Measuring latency in Colors! – Why game-devices are better for games than smart-phones
Sensationalist title aside, this article will present our measurements of our app Colors! across 10 devices: Nintendo 3DS, PlayStation Vita, Microsoft Surface Pro, Apple iPhone, Samsung Galaxy Note, Samsung Galaxy Note 2, Samsung Galaxy S3, Google Nexus 10, and with special appearance by Nintendo DS and the Nintendo Wii U.
As I’ve posted before, Latency in video-games (and apps) is something I feel strongly about. While the benefit of low latency is easy to understand for video-games where the action is intense, it’s equally true for a painting apps like Colors!. Just try write to write your name on your average note-taking app, and you will see how high latency makes this so much harder than it should be. This video from Microsoft Labs shows that in an excellent way.
Before I continue, I must point out that this is a long and technical article, and if you are looking for info on the Colors! 3D update, you should probably stop reading. Come back in a day or so and I think I should have some good news on that one as well.
With Colors!, we are in a pretty unique position where we have our app up and running on pretty much every major touch-screen device out there. And since I haven’t really seen any comparisons of latency across all the handheld hardware out there before, so I thought I present my findings here. A huge disclaimer though: THIS IS HOW COLORS! PERFORMS ACROSS DEVICES – WHICH MIGHT NOT BE HOW OTHER GAMES/APPS BEHAVE ON THOSE SAME DEVICES. Each device has their own way of doing input and rendering, and we have done more work on latency on some devices than on others. This means that these numbers should be taken with a grain of salt, and I’ll go into details about that later. But first, check out the results:
So let’s kick off and talk what I’m measuring here. By capturing video of Colors! running in 240fps using a GoPro Hero (awesome toy by the way!), I measured how long it takes from when I touch something on the screen, to when something is displayed on the screen based on those screen-coordinates. I do this by counting the number of 240fps frames it takes for the brush-stroke to catch up with the actual stylus (or finger in some cases). For example, if it takes 7 frames (in 240Hz) for the brush-stroke to catch up with the stylus, then that means that the input-to-screen latency is 1000*(7-0.5)/240=27.1ms. In other words, it would take 27.1ms from you touching the screen at a specific point for the device to display something based on that information. (the -0.5 is to account for that the pixels could have been updated anytime between frame 6 and frame 7 in the video-capture, but I’m not sure how sound that math is). Here is an example video of this:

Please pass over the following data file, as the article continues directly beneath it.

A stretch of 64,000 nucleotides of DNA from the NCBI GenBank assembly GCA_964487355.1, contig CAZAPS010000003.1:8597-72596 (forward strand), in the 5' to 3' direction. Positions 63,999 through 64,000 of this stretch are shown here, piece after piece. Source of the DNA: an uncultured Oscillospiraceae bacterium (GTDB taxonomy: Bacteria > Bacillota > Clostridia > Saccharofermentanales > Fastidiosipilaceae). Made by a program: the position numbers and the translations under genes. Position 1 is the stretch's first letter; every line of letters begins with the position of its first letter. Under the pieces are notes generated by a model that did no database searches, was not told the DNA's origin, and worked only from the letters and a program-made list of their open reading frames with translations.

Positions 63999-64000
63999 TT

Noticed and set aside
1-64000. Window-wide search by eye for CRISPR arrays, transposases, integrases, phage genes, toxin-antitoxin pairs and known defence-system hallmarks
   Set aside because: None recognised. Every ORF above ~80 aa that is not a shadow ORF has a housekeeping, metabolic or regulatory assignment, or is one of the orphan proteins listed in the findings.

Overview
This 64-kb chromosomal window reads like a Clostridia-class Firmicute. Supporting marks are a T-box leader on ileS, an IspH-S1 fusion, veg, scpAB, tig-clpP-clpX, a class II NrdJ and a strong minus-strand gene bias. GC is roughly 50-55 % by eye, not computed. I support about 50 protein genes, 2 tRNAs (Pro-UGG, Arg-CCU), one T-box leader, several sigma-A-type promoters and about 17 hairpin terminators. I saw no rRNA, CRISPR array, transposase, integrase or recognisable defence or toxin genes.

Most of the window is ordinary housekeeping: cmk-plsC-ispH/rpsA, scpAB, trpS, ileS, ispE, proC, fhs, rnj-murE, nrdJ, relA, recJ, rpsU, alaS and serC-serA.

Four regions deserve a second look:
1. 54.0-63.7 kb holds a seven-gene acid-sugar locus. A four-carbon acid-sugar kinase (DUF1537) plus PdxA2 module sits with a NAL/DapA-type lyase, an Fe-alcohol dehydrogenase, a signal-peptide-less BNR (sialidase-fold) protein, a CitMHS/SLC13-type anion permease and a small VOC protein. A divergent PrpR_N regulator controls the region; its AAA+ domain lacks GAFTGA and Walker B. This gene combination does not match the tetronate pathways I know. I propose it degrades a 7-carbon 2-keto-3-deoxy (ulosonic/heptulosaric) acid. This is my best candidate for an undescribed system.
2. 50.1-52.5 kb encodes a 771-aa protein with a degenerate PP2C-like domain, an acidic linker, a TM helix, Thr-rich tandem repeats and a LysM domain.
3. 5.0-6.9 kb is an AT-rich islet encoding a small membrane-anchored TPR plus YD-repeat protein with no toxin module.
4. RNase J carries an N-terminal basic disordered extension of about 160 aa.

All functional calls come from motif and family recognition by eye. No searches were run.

I did such measurements for 10 devices, and multiple times on a couple of devices where I had more than one testing scenario. You can find the full result spread-sheet here.
So what does this data tell us? Well, for one thing we can see that the gaming-devices consistently outperformed the smart-phones. I can only guess why, but it is possible that the Nintendo 3DS and the PSVita can have lower latency since they will never have to render anything on top of your game like a phone sometimes do. Also, the input handlers are usually very effective on game-devices, allowing you to read the latest available input rather than have to wait for it to be sent to you through an event-handler like you have to on iOS and Android.
On the Android side, it is very interesting to see that the various devices perform quite differently, even though they are running the same version of the Colors!. Also that the most popular Android device out there, the Galaxy S3, had the highest latency (except the Galaxy Note 2, but I think there is some bug with that since I could get lower latency with the built-in note app).
Finally, I think it’s nice to see that the handheld gaming devices perform better than a general Console/TV setup. From other articles I’ve read, the lowest latency you can hope for in a game highly optimized for latency like Guitar Hero and Call of Duty, you can at best hope for around 60ms of latency with a good TV.
Platform specific info
Nintendo 3DS – 23 ms
The Nintendo 3DS performs amazingly here, beating all other GPU based platforms. This is especially nice because it’s by a huge margin the most popular platform for Colors!. The reason it’s beating the PSVita by that much is that on the 3DS I spent some time implementing a single-buffer rendering mode. This is normally not viable for games since it causes tearing, but for drawing strokes this is not noticeable and saves one 60Hz frame of latency.
PlayStation Vita – 49 ms
The PSVita is also performing very well. The rendering of the PSVita is built for multi-threading, which made it harder for me to trick my way to lower latency, but with some additional work, it should be possible accomplish the same single-buffering techniques I use on the 3DS which should get it very close to the Nintendo 3DS.
Surface Pro – 100 ms
I wasn’t really expecting the Surface Pro to perform well, since the version of Colors! running on is still in alpha stage. However, we’re using the basic template DirectX implementation used in the samples, so it’s still a little bit surprising that it is not performing better since it’s built around DirectX which was developed with games in mind. Perhaps I’m processing the input incorrectly or something, or maybe the Metro UI adds some latency to it somehow.